Interviewing Tips For The Interviewer
Some Common Sense Tips For The Interviewer.
I have over twenty five years of sales and sales management experience. My years of experience include hiring and training in three primary industries: life and health insurance, mortgage lending, and oil and gas. Over the years, I'm sure I've interviewed thousands of job candidates. Here are some thoughts and ideas I've learned over the years for the interviewer. You'll see that many points make "common sense". I've come to realize that sometimes common sense isn't that common.
The person holding the interview needs to do his homework too. He/she needs to remember how important the interview is to the candidate, and ultimately how important the candidate could be to the company. Too many times I've seen interviewers who seem to be a little too "casual" in their role in this hiring interview. Some thoughts:
- Be prepared with a copy of the candidates resume.
- If you have an application or another required company form that will need to be completed before you start the interview, have it ready. Have the receptionist get it completed. If it is lenghty, consider emailing it to candidate with instructions to bring to appointment.
- Review the resume before the interview and have questions ready. Know something about the candidate, and maybe ask them something about their past to "break the ice". You need to show some interest.
- Have any handouts, brochures of company, forms, etc. ready and on your table before appointment.
- Show common (there's that word again) courtesy. If you're drinking water, coffee, etc., offer them something to drink.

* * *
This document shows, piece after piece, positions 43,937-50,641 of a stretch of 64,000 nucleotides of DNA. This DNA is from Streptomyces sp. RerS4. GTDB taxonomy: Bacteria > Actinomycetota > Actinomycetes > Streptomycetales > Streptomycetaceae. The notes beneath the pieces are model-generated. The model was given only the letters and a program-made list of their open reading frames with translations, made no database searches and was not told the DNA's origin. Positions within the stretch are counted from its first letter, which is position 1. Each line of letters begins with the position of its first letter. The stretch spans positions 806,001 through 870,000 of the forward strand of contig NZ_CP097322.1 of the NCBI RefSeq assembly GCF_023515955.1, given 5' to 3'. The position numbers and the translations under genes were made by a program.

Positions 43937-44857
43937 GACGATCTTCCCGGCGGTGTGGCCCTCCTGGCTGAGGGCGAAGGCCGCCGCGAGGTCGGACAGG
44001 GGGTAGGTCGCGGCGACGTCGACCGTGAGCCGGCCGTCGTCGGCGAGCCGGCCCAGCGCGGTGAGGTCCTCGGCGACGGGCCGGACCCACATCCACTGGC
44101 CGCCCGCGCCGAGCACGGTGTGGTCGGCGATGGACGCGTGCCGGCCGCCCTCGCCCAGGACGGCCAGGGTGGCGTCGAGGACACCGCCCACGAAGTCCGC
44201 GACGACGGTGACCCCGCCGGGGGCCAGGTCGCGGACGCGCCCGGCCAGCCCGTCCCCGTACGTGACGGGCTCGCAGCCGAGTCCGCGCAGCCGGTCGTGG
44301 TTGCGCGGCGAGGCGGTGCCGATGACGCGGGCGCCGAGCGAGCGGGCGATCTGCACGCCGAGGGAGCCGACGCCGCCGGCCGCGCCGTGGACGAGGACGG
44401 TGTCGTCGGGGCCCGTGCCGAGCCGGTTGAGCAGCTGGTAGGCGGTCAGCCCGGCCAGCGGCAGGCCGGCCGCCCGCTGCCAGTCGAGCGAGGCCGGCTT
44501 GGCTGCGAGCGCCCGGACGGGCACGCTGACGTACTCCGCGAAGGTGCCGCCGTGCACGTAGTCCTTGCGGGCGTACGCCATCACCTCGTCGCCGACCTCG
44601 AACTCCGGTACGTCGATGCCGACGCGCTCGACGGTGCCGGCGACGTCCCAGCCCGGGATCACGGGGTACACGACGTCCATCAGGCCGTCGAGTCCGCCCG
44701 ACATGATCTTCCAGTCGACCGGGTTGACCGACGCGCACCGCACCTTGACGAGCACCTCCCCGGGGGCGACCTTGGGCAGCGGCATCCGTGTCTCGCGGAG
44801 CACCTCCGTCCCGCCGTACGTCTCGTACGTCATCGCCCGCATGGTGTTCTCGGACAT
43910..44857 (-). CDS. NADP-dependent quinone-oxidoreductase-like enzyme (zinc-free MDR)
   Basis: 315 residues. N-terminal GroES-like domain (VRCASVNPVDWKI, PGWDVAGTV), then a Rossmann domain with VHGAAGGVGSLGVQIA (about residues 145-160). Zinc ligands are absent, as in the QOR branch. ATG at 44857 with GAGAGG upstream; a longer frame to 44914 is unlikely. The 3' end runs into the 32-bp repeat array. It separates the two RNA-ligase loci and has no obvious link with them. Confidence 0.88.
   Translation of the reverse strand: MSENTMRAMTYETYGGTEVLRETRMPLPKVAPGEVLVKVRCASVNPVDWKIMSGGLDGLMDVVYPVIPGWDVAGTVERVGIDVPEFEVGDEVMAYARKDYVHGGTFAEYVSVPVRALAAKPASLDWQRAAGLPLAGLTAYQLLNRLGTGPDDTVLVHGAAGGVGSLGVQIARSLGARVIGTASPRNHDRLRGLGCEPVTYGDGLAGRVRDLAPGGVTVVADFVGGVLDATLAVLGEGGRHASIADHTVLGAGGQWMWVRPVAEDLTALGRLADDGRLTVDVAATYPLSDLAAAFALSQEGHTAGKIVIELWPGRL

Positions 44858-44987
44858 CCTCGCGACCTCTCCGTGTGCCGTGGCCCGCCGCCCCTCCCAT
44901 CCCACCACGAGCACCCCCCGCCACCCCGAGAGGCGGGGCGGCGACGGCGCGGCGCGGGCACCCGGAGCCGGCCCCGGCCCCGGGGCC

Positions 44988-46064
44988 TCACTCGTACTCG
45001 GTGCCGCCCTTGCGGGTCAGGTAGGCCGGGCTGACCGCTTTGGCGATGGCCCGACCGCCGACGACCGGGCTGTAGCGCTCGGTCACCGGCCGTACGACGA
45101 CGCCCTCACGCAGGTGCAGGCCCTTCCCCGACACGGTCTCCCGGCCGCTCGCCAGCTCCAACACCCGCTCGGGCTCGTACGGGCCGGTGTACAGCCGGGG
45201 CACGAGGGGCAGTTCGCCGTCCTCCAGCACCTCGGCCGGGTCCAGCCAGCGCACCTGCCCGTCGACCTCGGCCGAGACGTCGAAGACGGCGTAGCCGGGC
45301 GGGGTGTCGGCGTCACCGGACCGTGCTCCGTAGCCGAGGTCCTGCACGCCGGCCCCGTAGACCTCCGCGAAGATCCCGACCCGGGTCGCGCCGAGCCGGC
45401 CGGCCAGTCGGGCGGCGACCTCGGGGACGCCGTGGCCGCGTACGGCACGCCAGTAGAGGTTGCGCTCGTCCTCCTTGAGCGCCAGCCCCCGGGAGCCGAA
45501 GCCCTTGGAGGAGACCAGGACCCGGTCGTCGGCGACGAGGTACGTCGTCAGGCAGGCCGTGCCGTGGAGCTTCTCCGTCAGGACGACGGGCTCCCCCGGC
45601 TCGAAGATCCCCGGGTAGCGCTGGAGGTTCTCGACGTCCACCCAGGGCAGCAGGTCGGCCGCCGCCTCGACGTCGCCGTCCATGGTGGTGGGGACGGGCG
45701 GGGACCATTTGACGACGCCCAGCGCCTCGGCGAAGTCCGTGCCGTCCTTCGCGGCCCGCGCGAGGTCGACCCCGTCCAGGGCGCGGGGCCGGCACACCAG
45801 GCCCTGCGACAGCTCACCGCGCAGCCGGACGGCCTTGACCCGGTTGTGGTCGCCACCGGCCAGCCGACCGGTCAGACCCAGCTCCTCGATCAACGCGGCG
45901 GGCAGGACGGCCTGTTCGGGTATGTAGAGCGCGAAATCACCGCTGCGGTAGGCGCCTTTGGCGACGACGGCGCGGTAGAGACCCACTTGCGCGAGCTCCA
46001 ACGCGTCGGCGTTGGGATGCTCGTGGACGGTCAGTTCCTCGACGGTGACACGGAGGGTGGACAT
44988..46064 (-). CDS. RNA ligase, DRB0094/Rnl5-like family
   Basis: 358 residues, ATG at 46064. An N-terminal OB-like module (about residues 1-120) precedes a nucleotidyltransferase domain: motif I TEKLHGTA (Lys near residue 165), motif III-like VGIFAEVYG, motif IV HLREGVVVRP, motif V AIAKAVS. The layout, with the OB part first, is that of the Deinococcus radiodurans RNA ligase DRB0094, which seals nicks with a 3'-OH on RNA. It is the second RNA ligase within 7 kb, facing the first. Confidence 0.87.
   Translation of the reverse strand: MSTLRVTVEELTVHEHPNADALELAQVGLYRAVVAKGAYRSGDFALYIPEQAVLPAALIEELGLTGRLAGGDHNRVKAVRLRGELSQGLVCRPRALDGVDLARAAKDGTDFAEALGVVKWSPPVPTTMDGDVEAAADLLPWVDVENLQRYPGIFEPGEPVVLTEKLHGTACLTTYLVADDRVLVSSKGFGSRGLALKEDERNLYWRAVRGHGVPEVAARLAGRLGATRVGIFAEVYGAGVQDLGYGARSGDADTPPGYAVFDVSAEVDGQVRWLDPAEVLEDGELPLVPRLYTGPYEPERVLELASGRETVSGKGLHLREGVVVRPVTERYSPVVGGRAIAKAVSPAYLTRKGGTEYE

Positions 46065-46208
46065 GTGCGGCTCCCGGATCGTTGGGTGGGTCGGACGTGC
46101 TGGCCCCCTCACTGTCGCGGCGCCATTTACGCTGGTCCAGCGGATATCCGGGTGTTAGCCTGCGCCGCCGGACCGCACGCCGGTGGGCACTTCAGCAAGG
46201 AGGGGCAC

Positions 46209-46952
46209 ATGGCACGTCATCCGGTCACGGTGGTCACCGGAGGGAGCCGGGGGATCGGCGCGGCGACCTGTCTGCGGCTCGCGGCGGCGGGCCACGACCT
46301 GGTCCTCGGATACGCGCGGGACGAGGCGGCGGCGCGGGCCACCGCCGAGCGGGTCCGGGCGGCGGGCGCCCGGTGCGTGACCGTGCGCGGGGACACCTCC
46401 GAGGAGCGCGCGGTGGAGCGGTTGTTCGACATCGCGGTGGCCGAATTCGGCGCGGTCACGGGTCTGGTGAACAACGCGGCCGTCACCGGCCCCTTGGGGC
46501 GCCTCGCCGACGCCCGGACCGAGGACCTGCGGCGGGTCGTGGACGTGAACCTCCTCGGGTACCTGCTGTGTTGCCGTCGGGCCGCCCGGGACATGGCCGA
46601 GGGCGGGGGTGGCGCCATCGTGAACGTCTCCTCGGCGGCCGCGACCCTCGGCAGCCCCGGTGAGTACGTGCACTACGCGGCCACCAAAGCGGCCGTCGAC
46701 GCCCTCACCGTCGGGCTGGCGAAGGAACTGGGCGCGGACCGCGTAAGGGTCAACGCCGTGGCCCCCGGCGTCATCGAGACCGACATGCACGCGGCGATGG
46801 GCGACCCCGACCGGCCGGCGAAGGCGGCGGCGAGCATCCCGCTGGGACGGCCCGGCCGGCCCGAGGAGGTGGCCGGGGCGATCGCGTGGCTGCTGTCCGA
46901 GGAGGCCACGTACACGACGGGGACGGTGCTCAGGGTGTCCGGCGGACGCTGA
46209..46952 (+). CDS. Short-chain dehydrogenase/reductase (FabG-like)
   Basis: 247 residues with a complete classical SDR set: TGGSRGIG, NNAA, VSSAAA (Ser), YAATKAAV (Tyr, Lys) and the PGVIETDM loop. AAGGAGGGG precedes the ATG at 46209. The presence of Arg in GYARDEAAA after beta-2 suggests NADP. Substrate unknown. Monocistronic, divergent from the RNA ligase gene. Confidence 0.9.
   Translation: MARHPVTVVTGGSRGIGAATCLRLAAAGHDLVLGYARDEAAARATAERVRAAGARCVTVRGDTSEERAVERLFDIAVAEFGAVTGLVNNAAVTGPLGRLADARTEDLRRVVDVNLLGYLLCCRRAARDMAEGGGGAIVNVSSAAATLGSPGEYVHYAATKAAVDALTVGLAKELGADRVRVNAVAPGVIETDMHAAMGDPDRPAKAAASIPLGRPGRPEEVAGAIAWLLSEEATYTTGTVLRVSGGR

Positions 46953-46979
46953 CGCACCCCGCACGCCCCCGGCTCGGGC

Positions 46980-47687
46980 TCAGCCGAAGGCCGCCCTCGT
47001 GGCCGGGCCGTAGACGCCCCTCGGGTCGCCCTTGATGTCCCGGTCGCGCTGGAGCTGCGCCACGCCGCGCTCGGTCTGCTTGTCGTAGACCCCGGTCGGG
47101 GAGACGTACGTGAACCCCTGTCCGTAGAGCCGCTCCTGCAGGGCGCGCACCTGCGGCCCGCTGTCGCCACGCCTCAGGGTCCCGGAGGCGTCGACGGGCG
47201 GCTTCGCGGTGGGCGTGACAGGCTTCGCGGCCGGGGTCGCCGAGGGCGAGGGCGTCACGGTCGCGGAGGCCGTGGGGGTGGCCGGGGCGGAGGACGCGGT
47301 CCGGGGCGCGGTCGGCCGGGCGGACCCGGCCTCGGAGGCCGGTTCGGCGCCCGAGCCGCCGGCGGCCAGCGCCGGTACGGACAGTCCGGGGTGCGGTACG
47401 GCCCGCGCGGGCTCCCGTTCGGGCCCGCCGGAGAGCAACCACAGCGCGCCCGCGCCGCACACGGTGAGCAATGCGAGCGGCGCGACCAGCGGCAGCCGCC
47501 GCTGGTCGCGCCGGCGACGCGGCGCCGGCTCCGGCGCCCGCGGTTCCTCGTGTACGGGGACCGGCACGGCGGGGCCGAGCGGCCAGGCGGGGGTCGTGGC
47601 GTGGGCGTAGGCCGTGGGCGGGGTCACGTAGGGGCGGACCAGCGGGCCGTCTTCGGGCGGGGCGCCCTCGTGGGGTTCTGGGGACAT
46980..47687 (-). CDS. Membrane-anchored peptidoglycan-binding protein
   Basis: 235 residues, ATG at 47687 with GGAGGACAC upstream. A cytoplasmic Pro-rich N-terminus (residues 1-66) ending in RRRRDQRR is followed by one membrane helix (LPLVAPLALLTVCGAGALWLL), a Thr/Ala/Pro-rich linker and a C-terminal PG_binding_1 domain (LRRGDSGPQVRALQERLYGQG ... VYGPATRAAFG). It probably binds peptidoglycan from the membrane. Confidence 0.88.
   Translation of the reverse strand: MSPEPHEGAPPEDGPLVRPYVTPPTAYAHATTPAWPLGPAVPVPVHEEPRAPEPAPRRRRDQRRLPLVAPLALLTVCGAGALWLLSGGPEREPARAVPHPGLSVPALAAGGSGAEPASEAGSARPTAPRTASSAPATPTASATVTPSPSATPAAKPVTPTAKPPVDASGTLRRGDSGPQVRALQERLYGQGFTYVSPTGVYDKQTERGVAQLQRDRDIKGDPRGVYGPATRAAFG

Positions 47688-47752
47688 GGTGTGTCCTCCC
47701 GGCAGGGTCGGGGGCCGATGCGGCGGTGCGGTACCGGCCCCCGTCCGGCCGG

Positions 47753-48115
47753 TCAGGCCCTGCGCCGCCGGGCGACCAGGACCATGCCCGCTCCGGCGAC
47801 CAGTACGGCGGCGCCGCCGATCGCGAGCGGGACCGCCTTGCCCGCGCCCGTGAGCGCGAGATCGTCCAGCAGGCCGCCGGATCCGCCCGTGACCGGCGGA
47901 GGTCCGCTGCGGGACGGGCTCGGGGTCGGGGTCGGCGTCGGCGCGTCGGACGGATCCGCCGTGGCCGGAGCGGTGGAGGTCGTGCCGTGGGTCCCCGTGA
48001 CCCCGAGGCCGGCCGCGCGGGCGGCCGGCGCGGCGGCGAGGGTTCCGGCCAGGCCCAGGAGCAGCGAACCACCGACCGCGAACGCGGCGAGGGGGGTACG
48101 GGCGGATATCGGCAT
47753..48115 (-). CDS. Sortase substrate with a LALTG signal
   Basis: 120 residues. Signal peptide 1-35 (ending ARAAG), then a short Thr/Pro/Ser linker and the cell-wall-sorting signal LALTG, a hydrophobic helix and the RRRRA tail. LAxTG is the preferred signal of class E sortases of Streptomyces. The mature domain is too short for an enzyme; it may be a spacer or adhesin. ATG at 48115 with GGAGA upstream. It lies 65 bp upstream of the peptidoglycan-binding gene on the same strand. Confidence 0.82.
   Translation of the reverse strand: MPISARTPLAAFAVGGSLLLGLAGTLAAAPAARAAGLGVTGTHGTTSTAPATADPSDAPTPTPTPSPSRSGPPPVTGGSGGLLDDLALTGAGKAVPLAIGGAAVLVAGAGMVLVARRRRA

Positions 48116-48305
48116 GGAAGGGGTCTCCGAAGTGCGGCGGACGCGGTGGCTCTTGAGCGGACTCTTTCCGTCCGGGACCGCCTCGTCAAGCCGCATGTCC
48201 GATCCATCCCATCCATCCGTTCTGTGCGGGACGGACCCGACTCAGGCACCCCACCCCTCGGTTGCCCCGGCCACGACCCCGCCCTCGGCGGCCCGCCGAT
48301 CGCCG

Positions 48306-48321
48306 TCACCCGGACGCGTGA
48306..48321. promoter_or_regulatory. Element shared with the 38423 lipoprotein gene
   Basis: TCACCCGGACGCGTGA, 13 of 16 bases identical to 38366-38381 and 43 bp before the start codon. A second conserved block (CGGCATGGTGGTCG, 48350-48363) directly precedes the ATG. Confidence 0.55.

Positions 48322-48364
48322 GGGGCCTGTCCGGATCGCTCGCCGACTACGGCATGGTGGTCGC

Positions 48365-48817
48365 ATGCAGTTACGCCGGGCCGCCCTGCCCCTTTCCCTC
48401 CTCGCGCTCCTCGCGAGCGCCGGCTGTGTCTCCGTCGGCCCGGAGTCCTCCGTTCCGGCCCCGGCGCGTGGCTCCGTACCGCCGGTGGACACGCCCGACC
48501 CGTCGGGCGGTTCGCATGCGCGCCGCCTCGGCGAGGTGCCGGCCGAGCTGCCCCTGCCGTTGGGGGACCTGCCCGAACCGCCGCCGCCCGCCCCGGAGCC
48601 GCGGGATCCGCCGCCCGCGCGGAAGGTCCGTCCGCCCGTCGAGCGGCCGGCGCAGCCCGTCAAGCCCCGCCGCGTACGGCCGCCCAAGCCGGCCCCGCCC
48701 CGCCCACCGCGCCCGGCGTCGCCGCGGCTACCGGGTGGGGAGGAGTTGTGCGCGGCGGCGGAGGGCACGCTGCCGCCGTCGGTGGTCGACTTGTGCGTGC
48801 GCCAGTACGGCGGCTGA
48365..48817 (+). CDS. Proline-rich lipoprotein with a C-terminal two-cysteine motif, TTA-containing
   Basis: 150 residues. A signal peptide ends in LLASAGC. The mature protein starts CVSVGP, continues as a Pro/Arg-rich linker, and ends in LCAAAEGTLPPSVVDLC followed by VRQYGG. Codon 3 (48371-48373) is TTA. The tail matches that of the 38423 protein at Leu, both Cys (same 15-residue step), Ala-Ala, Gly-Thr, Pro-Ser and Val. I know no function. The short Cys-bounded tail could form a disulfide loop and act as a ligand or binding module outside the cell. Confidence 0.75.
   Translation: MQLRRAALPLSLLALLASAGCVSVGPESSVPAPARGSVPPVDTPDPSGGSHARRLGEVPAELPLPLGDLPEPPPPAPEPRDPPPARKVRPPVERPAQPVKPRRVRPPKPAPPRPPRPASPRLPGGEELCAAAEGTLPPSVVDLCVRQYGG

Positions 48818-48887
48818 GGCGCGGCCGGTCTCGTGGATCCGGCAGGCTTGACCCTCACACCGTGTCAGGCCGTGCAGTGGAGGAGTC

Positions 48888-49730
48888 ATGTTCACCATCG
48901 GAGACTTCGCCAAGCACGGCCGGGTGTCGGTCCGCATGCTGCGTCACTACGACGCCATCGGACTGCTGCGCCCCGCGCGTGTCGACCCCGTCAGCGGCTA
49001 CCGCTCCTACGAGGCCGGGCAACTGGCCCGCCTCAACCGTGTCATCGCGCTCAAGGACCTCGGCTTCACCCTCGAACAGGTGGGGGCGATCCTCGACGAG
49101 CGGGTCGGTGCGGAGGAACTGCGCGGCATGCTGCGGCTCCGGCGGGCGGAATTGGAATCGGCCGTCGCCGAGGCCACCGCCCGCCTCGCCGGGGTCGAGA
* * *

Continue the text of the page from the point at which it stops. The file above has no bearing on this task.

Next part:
- You be on time, too. Don't purposely make them wait. If something is running you off schedule, just be courteous enough to tell them to please wait.
- You need to dress the part, too. Your appearance is a direct reflection of your company. Perhaps you don't interview everyday. I recommend you dress for success the days you are interviewing.
- Give the candidate some "homework". When you book the job interview, give the candidate as assignment by asking them to review something before the appointment and come with 5 to 10 questions. (example, an email attached document or company website, etc.) This is simply a test to see how "coachable" and trainable they are. If they come to the interview unprepared, I recommend you make come back when they are prepared. This is especially true in sales and sales management positions.
Be proud of what you do, and take your role seriously. Your skills are directly influencing the life of the people you interview and untimitely the life of your company.